S4DV_VIC_EMOT: S4 DV: Count of victim - emotional items endorsed
Victim of domestic violence - emotional; count of emotional domestic violence items endorsed where subject is the victim MEAUSRE: Domestic Violence The Domestic Violence Inventory, adapted for this study, is designed to measure four dimensions of victimization and offending for events that occur within the past year between the subject and any of his/her intimate partners (boyfriend or girlfriend), spouse, ex-spouse, or ex-partner (ex-boyfriend or girlfriend). Previous research has shown that both physical and psychological aggression within intimate relationships is associated with alcohol and other substance abuse (Leonard, 1993), violence toward strangers (Fagan and Browne, 1990), and a variety of mental health diagnostic categories (Holzworth-Munroe et al., 2000). Accordingly, we include four domains of intimate partner violence and victimization: physical violence (e.g., "Has your partner grabbed, pushed, or shoved you?"), psychological aggression (e.g., "Have you called your partner stupid, fat or ugly?"), controlling behavior (e.g., "Has your partner restricted your use of the car or telephone?"), and injury (e.g., "Have you ever passed out from being hit by your partner?"). We also include items on sexual coercion (e.g., "Have you used physical force your partner to have sex with you?"), but distinguish it from physical violence. The items included here were adapted from prior studies that measure intimate partner violence in a variety of samples and contexts (Moffitt et al., 1997, 2000; Straus et al., 1996). The items can be scaled in several ways, including (a) variety, prevalence and frequency, (b) seriousness, and (c) reciprocity within relationships. We also use this section to determine whether the romantic relationship asked about earlier in the interview had violence. We ask whether any of a) the reported physical violence, b) the psychological or aggression or controlling behavior or c) sexual coercion involved the partner named earlier as the most significant romantic relationship during the follow-up period. The name of this individual is pulled forward from earlier responses to make sure that the subject is referring to the person named earlier. We also differentiate whether the research participant was the victim, perpetrator, or both regarding each of these types of aggression in the identified relationship. These questions allow for a characterization of the earlier named relationship as involving physical violence (Y/N) or nonphysical aggression (Y/N) and/or sexual coercion (Y/N). It also allows for each of these characterizations to becrossed by whether the research participant was the perpetrator or victim. Consult the Pathways Study codebook for more information (www.pathwaysstudy.pitt.edu).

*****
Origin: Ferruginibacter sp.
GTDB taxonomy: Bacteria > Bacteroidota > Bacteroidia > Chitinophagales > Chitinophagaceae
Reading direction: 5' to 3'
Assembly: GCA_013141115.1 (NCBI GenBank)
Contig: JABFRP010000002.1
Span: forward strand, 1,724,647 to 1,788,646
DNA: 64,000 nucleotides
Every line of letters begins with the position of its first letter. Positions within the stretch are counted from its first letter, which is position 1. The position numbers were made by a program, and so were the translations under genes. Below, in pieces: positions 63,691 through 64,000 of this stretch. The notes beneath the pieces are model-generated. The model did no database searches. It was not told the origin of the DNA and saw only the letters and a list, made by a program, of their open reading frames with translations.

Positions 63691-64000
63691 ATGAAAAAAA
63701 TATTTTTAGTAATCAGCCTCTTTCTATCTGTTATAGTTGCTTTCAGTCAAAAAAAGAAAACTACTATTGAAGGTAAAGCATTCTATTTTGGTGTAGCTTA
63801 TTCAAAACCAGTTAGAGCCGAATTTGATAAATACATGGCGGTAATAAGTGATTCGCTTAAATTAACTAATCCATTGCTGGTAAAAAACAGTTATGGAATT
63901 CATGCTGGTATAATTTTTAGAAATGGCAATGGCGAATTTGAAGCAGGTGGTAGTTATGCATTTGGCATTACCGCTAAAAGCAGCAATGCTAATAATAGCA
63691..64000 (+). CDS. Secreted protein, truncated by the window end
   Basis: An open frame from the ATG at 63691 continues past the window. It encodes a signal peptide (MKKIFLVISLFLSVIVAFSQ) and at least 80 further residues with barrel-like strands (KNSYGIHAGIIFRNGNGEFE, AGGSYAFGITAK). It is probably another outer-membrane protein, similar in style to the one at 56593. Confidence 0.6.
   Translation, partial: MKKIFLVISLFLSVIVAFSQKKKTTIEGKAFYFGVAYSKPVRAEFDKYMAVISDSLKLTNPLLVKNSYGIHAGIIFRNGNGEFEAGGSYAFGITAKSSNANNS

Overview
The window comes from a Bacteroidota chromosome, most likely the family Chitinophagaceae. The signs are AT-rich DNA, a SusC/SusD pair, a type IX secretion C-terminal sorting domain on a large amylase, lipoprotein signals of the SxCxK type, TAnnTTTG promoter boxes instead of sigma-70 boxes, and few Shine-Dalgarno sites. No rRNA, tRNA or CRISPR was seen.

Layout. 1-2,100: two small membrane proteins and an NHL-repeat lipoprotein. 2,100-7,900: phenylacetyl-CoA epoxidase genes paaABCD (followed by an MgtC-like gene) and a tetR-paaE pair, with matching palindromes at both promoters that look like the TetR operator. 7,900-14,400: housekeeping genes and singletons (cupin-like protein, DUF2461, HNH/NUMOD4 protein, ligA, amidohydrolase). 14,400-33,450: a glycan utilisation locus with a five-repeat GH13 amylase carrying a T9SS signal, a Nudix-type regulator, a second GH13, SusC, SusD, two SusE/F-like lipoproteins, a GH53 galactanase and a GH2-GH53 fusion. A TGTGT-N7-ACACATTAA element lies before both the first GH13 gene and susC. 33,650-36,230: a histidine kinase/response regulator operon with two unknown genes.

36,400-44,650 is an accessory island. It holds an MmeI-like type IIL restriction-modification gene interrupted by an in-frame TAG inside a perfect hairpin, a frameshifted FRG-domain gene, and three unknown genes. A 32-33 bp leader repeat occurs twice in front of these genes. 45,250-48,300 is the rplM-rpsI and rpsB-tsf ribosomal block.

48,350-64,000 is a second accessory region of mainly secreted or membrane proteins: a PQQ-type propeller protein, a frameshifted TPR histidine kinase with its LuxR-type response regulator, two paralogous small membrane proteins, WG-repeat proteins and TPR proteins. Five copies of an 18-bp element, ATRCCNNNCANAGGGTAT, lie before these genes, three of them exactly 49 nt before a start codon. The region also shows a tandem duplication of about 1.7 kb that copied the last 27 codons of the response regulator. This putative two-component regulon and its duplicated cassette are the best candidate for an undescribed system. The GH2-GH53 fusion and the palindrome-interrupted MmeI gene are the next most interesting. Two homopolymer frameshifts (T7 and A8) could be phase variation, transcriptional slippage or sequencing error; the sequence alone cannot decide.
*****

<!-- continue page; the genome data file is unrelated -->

|-400||Measure not asked in this version||1,226||90.5%|
|-201||IntCompStat = 4 missed interview||123||9.1%|
Based upon 5 valid cases out of 1,354 total cases.
Location: 699-702 (width: 4; decimal: 0)
Variable Type: numeric
(Range of) Missing Values: -999 , -998 , -900 , -800 , -500 , -400 , -300 , -202 , -201 , -100
Source: This variable was taken from: Research on Pathways to Desistance [Maricopa County, AZ and Philadelphia County, PA]: Subject Measures, 2000-2010.
Copyright: ICPSR has an FAQ on copyright and survey instruments.
Disclaimer: The frequencies for this variable may not be weighted. They are purely descriptive and may not be representative of the study population. Please use with caution and consult the study documentation.